In-vitro meat becomes a reality

I’ve been wanting to write about the sci-fi notion of in-vitro meat for a while now. In-vitro meat (also called cultured, test tube, or lab-grown) is meat that is “grown” from cells in a petri dish, not from a living animal.

This week, however, the New York Times reported on this phenomenon. So sci-fi is becoming reality. Time to take a look at what the meat of the future could look like.

test tube

In the prototype, beef muscle tissue is grown into a piece of meat. This isn’t vegan, of course, since the source is from a cow. Future versions could be non-animal based.

Would you eat meat grown in a lab? I still stand by the loads of scientific research that shows how unhealthy meat is. It clogs arteries, provides no fiber, turns on cancer cells, and promotes diabetes, heart disease, and obesity. But if mainstream America doesn’t jump on the vegan bandwagon, I’d rather they buy lab-grown meat than support the slaughter of sentient beings.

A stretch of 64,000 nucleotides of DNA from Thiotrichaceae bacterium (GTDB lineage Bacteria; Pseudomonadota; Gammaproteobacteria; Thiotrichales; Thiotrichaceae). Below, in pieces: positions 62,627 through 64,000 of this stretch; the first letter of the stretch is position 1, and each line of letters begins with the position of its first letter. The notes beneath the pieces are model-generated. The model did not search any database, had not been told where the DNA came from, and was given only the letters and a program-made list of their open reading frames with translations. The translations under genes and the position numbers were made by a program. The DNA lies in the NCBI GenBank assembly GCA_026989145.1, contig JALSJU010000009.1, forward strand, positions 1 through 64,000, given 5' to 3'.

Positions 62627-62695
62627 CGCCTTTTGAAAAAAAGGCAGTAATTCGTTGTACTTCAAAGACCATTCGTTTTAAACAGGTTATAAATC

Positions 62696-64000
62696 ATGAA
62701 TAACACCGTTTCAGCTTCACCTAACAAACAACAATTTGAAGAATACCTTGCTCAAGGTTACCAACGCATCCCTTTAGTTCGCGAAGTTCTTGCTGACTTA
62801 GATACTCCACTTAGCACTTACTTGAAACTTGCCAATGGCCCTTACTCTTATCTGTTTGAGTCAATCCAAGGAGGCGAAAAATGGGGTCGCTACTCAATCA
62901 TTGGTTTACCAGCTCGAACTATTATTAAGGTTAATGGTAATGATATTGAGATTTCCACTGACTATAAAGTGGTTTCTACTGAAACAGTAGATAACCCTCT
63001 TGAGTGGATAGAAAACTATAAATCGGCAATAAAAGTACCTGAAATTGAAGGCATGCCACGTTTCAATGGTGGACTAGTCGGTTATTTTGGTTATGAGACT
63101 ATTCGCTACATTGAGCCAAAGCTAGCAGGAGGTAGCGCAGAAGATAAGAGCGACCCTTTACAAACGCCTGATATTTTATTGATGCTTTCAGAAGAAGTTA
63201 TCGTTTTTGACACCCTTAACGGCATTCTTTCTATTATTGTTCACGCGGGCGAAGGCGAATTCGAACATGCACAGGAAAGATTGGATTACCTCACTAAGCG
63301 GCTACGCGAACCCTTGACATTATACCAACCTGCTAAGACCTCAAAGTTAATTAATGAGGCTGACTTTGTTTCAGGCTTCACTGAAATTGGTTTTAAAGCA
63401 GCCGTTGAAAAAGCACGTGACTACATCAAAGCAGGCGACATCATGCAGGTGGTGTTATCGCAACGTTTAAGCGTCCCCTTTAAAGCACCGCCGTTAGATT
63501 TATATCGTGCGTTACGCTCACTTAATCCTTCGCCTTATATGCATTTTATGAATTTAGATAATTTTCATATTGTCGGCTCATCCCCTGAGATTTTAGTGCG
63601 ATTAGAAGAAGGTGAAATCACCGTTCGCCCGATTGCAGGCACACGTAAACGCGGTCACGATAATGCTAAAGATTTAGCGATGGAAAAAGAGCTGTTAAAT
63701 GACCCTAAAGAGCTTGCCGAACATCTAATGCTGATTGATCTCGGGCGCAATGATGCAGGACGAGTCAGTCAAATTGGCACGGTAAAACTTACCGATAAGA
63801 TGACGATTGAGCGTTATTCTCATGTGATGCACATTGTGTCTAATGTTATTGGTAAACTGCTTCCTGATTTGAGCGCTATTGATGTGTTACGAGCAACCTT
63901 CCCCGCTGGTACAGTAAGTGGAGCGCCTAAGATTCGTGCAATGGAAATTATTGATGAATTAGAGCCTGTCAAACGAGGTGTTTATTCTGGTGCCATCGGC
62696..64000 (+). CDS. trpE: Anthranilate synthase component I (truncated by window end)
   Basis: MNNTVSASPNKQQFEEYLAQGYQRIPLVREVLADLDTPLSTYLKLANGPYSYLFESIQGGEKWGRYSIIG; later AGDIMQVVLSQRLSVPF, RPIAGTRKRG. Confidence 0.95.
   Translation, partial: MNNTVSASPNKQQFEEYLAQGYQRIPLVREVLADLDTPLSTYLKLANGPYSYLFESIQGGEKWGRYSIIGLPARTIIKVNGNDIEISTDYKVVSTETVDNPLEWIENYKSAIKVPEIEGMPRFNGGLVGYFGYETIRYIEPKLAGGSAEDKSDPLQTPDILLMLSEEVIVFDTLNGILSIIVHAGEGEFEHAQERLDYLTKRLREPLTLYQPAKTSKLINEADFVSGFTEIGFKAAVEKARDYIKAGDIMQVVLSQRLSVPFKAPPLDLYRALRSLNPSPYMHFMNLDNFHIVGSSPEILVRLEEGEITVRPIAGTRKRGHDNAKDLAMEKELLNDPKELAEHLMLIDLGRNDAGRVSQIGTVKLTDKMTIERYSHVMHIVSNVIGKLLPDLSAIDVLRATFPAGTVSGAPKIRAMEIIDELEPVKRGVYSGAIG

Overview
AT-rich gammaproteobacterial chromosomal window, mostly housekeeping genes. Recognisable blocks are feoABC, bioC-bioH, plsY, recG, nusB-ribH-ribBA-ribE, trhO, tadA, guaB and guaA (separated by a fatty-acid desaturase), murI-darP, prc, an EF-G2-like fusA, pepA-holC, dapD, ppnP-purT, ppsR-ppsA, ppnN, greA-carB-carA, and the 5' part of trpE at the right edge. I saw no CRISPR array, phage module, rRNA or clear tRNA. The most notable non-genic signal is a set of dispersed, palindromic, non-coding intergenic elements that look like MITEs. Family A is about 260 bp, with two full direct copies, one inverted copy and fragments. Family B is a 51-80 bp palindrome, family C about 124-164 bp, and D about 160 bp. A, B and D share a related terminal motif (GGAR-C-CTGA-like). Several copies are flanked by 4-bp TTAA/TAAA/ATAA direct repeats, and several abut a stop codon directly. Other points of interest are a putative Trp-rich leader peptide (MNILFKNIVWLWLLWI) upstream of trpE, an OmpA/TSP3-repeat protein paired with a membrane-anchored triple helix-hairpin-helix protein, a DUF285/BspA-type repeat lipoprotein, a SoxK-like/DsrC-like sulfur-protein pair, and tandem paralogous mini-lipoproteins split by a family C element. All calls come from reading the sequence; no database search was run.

Eating in-vitro meat bypasses the factory farm and slaughterhouse. It skirts around issues such as dehorning, debeaking, castrations without anesthetic, transportation, water and grain consumption and land use. It’s environmentally much better.

For me, going vegan was about reducing suffering so I’m personally on board with in-vitro meat. I’d still like to see people adopt whole food plant-based diet though.

This technology might also be able to “grow” leather in a lab, so there really are a lot of possibilities.